Scenario #2: The mother of a promising young flute student calls and wants you to teach her daughter. The student is already studying with one of your colleagues but wants to work with you on the side. You have a few options:
    A. You can teach her on the quiet.
    B. You can refuse to take the student until she has stopped taking lessons from the other teacher.
    C. You can agree to take the student, but only if she informs the other teacher.

    While both teachers may be at the same level in the school’s chain of command, handling the situation with attention to protocol will affect whether it results in conflict, so you have to choose carefully. Teaching the student secretly is not a good option. Sooner or later the colleague will discover that you have waded into his domain and probably will not appreciate it. It is important to show respect for colleagues, even if your teaching philosophy differs from theirs. Option B may also lead to bruised egos and hurt feelings. That just leaves option C where you teach the student once she has told her current teacher (hopefully in a diplomatic way) that she intends to seek some outside help. This is the option I like best because everyone knows what is going on. The student receives extra input from a secondary teacher, and the primary teacher knows and accepts that this is taking place.
    In both scenarios, it is good protocol to start with the people involved in a conflict or potential problem. Only when a resolution among the affected parties is not attainable should you move to a different level of authority.  Jumping a link in the chain creates resentment amongst those skipped, and there is often a hint of tattling when a complaint is lodged with the wrong person.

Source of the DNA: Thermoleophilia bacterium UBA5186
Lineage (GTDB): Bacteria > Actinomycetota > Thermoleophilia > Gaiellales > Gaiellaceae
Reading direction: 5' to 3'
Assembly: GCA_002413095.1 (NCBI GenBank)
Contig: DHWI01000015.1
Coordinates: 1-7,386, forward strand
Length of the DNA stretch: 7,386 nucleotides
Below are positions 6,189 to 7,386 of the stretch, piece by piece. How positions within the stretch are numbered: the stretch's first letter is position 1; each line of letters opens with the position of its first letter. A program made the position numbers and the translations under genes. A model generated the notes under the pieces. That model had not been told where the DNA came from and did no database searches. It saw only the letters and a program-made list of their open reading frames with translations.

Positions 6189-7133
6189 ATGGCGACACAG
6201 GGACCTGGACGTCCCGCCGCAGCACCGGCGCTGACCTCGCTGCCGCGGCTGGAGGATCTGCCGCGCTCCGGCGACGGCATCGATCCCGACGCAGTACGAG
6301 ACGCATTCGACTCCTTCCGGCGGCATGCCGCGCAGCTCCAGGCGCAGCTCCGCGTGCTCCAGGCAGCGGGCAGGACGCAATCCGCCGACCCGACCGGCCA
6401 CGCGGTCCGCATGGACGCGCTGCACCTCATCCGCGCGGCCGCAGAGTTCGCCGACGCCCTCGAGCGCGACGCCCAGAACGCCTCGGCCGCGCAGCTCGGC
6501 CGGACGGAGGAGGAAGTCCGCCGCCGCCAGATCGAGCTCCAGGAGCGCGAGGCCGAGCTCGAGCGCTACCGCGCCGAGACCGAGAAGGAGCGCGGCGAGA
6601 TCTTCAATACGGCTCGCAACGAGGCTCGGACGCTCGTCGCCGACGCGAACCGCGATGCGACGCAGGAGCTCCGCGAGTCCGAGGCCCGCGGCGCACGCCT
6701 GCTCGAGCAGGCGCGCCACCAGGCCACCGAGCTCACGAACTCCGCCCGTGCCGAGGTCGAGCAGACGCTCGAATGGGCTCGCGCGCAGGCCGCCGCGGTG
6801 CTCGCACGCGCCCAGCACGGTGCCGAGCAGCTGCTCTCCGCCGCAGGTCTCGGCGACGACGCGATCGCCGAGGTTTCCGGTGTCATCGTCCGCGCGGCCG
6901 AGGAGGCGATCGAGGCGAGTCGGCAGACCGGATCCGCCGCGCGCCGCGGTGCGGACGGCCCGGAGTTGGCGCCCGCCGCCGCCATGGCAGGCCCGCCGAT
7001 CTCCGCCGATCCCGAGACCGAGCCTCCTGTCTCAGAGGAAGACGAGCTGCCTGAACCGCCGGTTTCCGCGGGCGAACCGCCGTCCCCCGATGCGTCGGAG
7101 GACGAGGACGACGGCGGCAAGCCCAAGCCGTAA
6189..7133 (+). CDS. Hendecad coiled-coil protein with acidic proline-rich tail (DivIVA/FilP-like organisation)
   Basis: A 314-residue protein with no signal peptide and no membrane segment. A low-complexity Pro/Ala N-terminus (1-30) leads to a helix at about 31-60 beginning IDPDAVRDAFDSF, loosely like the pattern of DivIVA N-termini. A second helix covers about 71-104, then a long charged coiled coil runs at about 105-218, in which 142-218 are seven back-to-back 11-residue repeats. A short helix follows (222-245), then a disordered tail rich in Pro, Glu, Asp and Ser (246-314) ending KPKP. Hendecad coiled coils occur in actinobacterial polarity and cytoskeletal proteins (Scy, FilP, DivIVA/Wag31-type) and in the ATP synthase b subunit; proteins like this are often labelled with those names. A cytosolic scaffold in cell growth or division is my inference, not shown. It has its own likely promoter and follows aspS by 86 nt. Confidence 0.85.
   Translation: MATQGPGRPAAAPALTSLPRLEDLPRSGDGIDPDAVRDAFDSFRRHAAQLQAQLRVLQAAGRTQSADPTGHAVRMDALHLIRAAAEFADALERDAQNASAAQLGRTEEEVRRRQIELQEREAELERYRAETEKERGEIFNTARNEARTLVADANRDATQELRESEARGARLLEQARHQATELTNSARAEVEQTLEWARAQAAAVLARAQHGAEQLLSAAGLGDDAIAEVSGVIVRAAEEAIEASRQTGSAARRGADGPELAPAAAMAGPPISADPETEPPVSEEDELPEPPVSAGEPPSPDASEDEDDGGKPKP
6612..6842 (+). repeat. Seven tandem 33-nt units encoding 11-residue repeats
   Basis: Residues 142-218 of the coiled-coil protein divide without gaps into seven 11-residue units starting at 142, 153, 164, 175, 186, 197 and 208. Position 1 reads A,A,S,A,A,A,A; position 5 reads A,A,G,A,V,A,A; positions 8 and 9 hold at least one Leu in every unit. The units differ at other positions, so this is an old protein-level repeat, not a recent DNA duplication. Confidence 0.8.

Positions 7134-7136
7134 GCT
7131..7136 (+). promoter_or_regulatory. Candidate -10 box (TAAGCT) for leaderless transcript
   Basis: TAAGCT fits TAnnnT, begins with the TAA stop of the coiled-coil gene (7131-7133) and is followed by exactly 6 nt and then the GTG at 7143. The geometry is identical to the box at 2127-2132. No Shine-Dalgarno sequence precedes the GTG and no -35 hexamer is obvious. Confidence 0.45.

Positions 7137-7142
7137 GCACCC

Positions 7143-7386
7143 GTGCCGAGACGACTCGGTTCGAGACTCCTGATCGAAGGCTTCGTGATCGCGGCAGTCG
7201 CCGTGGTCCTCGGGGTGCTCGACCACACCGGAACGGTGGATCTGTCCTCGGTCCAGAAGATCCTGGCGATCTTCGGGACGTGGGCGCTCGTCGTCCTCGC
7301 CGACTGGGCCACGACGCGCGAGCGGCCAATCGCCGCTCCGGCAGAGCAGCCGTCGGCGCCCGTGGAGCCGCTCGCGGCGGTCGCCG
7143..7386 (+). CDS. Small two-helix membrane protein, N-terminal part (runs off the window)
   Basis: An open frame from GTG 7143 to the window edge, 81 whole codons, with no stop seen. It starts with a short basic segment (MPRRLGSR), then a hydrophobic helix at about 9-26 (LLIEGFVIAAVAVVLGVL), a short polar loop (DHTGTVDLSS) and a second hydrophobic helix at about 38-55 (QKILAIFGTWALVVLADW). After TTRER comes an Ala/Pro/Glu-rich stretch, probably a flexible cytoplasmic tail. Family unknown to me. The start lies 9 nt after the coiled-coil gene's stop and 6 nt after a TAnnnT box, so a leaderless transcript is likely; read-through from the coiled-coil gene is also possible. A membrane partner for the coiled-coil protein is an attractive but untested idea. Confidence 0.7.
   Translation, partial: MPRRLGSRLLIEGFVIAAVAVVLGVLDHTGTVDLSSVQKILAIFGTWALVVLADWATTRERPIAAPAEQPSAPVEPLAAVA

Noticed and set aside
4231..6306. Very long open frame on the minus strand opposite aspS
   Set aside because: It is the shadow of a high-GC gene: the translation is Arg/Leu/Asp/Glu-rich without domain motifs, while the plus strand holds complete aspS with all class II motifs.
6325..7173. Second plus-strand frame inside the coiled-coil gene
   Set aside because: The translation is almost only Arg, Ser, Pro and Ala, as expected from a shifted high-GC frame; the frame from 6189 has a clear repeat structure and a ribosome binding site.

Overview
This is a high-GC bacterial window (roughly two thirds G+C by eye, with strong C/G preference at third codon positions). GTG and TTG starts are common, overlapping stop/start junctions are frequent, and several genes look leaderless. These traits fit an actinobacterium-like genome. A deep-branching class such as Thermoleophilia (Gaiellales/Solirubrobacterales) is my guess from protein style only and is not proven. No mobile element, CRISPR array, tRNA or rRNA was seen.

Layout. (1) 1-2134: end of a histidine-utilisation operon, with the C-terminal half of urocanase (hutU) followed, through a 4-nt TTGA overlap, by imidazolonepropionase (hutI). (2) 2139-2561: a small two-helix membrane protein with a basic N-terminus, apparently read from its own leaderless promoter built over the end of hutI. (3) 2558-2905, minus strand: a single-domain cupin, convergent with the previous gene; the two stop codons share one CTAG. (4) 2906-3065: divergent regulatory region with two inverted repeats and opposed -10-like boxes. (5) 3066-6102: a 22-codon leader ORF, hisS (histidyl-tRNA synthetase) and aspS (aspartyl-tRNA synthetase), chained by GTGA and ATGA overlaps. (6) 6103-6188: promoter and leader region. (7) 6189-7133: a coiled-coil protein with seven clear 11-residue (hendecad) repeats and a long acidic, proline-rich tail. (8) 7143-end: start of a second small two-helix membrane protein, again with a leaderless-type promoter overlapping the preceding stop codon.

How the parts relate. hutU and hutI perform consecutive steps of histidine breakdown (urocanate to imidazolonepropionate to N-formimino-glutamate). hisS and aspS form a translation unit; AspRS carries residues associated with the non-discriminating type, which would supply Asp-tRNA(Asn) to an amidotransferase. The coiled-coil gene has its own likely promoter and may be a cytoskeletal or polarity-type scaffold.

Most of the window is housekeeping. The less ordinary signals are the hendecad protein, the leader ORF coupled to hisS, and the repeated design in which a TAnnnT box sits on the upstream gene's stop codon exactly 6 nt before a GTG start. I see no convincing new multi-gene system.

When I was editor of Flute Talk, I always felt shoved aside and annoyed when readers contacted the publisher rather than writing to me with their concerns. When you start at the top, you have eliminated everyone else in the chain. In a school or orchestral setting, that may not be just one person who is ticked off at you; it could be several people. At a later time, you may want the good will or help of peers or those just above you. Following the chain of command creates trust and respect with your immediate supervisor. Ignoring it not only looks bad to him or her, but it also reflects poorly on you.
    A blog (Wetfeet) about office politics states, “It’s not enough to get good results. You need to satisfy the people who matter.” It also advises, “Two prime directives: first, never go over your boss’s head without explicit permission. Second, never start a war with your boss.” In musical terms, stick to the chain of command and figure out who is your immediate boss. That may change in different situations.
    There are always numerous ways to communicate any given point. As the old saying says, you can attract more flies with honey than with vinegar. How you express your desires or dissatisfactions can make all the difference in the world. Going to an immediate superior with an aggressive accusatory manner probably will not win you any positive points. Be respectful, ask questions, and be humble – even when you are quite sure your position is the correct one.